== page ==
We offer our in-class TESOL course and teacher placement in the beautiful, mountainous Myanmar. Not many people know too much about this hidden gem, so, in this article, we’re giving you an introduction to a country that many don’t get the chance to see. Teach in Myanmar and experience this enigmatic culture first-hand.
Explore Inle Lake
A famous spot in Myanmar is Inle Lake. Inle Lake is over 900 meters above sea level and has become very popular due to the Inthas, the native lake dwellers, and their unique way of fishing. They fish standing on one leg, all while simultaneously steering their boats, balancing and looking out for fish. This area of Myanmar has a population of about 150,000 people who live alongside the lake in houses on stilts over the water.
While visiting Myanmar, if you pass by young kids playing in the street, or hear of a big competition going on in the city, then they might be playing chinlone. Chinlone is the national sport of Myanmar, and can be considered a mix of football and dance. It’s played in teams of six people who form a circle. The football is danced around the circle for as long as possible before hitting the ground. The purpose of this game is to showcase your technique and performance and Chinlone is not about scoring goals like in British football. The objective is to perform the best tricks. If you teach in Myanmar, don’t be afraid to jump in and show off your best moves too!
There are many cultural habits that feel a little strange to most westerners, but, to the people of Myanmar, this is their way of life. For example, in western countries the ideal way to get a waiter’s attention is to catch their eye or by waving your hand towards them. In Myanmar, however, it’s customary to make a kissing noise in the direction of the person you are trying to gain the attention of. This is very different from western culture, and is another example of how unique Myanmar’s culture can be.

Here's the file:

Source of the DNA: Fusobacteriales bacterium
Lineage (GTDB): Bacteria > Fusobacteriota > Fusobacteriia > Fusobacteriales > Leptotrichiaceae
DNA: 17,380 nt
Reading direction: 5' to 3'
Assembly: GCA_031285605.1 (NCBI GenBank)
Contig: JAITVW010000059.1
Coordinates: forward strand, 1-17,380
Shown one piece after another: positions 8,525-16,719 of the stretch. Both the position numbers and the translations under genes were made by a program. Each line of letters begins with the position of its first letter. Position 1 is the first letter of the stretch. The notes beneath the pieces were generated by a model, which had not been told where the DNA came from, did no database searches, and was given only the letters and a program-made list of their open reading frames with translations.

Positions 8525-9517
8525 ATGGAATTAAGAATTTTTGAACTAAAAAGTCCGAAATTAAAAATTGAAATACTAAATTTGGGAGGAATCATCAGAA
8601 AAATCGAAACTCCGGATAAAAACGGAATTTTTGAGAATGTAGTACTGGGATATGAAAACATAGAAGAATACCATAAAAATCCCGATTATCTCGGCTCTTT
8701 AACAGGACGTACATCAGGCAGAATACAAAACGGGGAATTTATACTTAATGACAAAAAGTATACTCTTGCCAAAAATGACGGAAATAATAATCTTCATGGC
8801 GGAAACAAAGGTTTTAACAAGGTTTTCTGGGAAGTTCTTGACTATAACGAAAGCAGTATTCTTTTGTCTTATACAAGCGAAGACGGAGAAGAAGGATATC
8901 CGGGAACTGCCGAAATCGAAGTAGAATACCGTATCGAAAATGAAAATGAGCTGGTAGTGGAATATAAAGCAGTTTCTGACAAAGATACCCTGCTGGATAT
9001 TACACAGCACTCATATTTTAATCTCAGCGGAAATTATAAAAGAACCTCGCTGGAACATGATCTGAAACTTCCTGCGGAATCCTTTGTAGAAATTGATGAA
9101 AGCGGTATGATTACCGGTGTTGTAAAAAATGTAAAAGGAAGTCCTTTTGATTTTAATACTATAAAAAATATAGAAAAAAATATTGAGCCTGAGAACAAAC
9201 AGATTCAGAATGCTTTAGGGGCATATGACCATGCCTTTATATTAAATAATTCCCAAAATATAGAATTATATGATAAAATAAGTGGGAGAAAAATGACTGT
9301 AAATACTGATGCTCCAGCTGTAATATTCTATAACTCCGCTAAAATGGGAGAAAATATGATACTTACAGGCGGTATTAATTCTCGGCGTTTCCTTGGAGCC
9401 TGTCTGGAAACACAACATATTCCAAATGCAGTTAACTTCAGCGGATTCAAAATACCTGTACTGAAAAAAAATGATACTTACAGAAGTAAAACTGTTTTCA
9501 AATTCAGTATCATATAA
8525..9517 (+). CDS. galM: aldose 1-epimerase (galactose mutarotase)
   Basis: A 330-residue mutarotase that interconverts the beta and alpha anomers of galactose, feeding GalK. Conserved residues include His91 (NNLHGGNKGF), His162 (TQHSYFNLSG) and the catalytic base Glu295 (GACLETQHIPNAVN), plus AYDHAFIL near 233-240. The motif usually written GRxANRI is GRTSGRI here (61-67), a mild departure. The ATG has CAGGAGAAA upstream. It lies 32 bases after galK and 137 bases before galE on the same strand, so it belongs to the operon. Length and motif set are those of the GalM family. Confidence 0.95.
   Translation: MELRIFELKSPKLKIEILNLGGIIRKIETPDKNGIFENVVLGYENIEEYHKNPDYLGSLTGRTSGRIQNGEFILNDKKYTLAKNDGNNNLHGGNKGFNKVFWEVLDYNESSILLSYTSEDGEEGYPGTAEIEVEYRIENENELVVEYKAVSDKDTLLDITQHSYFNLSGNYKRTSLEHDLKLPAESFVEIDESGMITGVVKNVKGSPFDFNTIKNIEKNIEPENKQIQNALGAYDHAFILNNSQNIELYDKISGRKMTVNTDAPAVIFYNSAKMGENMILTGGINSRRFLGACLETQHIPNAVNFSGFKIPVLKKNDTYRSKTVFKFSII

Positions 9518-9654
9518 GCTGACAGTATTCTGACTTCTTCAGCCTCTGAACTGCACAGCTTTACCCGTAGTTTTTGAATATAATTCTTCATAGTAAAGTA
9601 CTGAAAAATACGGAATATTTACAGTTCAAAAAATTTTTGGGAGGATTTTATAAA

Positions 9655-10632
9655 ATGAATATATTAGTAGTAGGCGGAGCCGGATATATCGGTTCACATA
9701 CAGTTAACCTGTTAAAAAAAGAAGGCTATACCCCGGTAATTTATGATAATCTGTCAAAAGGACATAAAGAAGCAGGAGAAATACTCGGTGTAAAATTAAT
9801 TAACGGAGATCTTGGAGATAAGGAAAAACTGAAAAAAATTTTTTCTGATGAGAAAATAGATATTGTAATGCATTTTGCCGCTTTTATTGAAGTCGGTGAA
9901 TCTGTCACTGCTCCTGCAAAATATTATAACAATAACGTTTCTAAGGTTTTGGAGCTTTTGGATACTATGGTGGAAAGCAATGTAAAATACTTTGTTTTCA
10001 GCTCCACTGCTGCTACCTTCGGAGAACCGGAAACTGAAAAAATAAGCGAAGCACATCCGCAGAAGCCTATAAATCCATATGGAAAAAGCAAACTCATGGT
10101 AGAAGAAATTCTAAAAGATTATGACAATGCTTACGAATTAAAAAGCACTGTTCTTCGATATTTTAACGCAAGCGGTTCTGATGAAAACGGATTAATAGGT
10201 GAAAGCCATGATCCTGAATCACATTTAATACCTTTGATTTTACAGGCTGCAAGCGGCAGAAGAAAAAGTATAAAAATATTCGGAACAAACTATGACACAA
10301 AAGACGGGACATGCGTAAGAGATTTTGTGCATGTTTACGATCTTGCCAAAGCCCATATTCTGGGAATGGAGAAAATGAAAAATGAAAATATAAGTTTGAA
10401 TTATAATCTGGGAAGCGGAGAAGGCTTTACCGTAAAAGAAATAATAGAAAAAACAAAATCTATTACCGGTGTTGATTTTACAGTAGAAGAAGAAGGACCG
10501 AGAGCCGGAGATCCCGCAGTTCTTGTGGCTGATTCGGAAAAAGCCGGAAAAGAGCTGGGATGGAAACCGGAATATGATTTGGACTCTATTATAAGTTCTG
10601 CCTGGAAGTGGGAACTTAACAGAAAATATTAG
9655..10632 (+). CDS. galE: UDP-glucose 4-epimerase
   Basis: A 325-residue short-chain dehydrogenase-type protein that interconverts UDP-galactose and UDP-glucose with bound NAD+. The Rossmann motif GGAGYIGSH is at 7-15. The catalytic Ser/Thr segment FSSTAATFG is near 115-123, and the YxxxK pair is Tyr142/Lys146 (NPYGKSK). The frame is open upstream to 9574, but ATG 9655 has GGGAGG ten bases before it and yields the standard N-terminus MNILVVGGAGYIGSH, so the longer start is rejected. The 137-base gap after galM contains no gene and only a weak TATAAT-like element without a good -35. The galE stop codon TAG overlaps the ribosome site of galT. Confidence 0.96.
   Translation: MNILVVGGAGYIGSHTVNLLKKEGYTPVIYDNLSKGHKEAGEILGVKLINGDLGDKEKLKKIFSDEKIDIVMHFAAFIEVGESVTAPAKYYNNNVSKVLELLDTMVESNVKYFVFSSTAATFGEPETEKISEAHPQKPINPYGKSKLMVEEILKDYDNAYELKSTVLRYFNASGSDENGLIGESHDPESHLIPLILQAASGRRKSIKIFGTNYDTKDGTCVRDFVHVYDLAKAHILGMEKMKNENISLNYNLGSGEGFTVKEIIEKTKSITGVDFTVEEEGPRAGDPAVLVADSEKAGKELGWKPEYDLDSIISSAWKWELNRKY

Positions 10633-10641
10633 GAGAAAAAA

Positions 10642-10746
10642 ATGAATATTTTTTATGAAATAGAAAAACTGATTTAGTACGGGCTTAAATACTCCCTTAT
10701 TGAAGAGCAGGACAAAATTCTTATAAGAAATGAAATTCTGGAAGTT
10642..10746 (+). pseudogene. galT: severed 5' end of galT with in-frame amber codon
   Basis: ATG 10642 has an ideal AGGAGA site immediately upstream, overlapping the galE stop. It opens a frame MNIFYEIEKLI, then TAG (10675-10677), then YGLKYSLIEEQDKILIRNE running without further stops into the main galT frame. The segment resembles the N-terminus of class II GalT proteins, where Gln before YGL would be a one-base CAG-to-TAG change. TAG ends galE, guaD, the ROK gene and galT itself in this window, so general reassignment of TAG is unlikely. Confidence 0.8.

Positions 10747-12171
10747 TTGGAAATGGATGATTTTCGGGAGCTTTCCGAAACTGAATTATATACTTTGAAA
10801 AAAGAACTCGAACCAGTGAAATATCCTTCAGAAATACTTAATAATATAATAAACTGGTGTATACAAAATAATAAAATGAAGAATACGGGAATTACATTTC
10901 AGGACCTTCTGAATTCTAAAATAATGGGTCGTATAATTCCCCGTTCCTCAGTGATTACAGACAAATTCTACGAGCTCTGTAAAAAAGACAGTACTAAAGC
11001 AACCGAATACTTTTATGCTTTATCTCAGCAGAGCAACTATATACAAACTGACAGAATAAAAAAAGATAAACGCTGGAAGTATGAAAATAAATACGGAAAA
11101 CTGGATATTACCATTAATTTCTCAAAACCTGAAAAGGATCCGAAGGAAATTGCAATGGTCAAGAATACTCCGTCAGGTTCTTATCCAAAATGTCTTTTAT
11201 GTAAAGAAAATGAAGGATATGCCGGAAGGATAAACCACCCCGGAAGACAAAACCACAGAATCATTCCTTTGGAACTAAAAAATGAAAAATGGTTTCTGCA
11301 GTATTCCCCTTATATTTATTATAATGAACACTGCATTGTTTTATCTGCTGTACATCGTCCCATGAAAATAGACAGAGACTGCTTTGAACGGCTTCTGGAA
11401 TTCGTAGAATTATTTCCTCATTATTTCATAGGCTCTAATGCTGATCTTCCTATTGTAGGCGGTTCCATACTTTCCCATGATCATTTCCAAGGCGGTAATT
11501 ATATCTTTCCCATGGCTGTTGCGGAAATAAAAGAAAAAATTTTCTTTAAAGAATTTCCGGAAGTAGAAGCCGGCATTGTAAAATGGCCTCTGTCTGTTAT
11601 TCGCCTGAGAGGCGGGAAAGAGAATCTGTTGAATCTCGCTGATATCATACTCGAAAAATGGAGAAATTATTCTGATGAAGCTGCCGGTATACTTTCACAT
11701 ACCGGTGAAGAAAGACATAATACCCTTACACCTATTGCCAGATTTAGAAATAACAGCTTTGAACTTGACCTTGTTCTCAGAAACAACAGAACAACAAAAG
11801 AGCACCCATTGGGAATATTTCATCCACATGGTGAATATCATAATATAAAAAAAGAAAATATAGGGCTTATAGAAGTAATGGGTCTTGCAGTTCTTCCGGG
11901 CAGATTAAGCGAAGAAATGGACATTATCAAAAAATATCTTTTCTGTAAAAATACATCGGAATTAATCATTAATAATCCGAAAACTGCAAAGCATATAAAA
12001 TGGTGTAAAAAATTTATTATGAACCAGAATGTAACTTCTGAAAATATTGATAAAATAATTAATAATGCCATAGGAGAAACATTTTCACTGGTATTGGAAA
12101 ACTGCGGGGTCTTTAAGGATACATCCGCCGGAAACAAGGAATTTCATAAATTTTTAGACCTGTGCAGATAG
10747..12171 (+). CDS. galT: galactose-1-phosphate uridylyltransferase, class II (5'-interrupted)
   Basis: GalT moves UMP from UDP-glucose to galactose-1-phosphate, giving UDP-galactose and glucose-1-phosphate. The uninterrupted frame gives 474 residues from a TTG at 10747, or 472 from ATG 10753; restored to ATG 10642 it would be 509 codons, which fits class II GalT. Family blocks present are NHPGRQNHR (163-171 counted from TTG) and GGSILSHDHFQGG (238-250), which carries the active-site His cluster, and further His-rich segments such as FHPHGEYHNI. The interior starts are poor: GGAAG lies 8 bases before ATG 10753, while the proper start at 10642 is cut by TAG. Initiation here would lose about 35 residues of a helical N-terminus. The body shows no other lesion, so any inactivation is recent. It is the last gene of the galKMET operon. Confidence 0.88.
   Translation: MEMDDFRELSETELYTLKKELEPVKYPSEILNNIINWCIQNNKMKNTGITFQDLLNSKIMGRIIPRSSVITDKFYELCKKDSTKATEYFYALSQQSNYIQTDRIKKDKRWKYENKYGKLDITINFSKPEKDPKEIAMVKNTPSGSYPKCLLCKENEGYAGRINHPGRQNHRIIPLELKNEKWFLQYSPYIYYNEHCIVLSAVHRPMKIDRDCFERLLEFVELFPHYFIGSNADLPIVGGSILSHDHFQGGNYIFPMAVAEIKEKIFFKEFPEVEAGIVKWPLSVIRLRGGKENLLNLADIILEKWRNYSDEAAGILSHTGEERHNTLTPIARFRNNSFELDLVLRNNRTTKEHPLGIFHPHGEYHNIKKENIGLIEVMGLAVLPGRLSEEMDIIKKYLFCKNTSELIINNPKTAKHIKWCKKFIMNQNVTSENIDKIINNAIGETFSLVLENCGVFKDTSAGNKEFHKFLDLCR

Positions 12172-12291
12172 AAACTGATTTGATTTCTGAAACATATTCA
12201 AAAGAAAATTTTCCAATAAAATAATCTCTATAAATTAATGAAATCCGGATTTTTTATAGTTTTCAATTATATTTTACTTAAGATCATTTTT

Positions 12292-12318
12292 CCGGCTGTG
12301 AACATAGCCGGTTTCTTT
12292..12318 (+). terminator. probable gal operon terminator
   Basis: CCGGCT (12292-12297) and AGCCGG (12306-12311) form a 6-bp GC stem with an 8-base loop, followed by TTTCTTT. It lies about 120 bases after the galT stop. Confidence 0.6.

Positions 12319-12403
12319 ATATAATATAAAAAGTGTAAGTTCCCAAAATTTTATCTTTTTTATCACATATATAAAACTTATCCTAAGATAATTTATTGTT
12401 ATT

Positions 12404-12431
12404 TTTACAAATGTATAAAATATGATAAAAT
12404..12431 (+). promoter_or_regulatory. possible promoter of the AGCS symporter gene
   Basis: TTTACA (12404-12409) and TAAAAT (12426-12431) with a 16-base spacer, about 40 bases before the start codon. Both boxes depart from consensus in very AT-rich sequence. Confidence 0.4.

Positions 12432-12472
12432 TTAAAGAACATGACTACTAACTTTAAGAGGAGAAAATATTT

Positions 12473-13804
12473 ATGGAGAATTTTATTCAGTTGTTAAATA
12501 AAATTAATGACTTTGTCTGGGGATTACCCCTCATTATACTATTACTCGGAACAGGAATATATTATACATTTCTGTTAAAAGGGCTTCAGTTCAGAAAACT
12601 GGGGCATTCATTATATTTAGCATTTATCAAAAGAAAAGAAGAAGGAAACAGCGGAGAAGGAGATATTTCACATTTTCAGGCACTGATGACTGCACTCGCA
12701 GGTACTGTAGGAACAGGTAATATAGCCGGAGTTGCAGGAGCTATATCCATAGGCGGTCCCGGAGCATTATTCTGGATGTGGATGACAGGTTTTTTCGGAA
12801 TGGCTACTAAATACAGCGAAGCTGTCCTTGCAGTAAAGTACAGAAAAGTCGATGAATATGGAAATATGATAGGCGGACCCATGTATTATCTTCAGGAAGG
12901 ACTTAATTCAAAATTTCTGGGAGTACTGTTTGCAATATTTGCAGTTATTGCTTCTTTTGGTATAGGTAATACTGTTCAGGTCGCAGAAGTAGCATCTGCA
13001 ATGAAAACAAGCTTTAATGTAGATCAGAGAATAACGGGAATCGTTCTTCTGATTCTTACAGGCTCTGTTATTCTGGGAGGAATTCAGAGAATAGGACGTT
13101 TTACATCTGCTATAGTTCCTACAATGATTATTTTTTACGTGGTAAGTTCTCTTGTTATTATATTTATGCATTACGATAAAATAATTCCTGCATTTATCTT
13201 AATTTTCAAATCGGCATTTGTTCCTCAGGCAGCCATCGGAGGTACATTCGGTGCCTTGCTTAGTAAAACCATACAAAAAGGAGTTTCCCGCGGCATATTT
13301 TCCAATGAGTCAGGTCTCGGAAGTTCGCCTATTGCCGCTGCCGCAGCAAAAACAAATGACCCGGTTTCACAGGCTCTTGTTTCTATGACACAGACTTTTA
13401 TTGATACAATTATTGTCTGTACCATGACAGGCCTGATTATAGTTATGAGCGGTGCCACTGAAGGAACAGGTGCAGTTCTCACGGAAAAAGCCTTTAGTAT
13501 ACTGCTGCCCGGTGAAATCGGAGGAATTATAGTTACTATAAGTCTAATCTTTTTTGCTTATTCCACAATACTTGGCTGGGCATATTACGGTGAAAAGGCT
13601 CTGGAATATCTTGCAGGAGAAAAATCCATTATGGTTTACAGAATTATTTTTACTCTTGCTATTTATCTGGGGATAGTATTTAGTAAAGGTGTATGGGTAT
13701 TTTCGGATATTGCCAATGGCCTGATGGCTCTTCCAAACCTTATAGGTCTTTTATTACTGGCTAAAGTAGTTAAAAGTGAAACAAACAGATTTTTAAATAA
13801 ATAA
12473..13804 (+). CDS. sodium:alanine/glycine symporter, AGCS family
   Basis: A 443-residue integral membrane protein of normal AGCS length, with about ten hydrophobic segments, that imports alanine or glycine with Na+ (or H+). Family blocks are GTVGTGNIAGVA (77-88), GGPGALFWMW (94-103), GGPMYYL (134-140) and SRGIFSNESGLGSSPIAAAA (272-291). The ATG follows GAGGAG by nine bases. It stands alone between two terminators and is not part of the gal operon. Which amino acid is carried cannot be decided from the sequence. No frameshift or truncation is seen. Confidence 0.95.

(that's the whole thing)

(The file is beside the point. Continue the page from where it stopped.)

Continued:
Another cultural tradition in Myanmar is for men and women to wear longyi. Longyi is a piece of cloth made of cotton, worn around their waist, similar to a sarong. The men will often wear plain, checkered or striped patterns and will hold the longyi in place by tying a knot the size of a tennis ball. The longyi can be worn in many different ways; people can also fold their longyi in between their legs like shorts for certain activities.
Women also wear a form of longyi called Htamein. This piece has a black band that borders the top of the cloth which cascades down into beautiful and unique patterns.
While visiting Myanmar, as you walk through the city, you are bound to see many people wearing a clay mask on their faces. That clay mask is called thanaka. Thanaka has been used in the Burmese culture for over 2,000 years. It’s made by grinding tree bark until it is the consistency of a paste.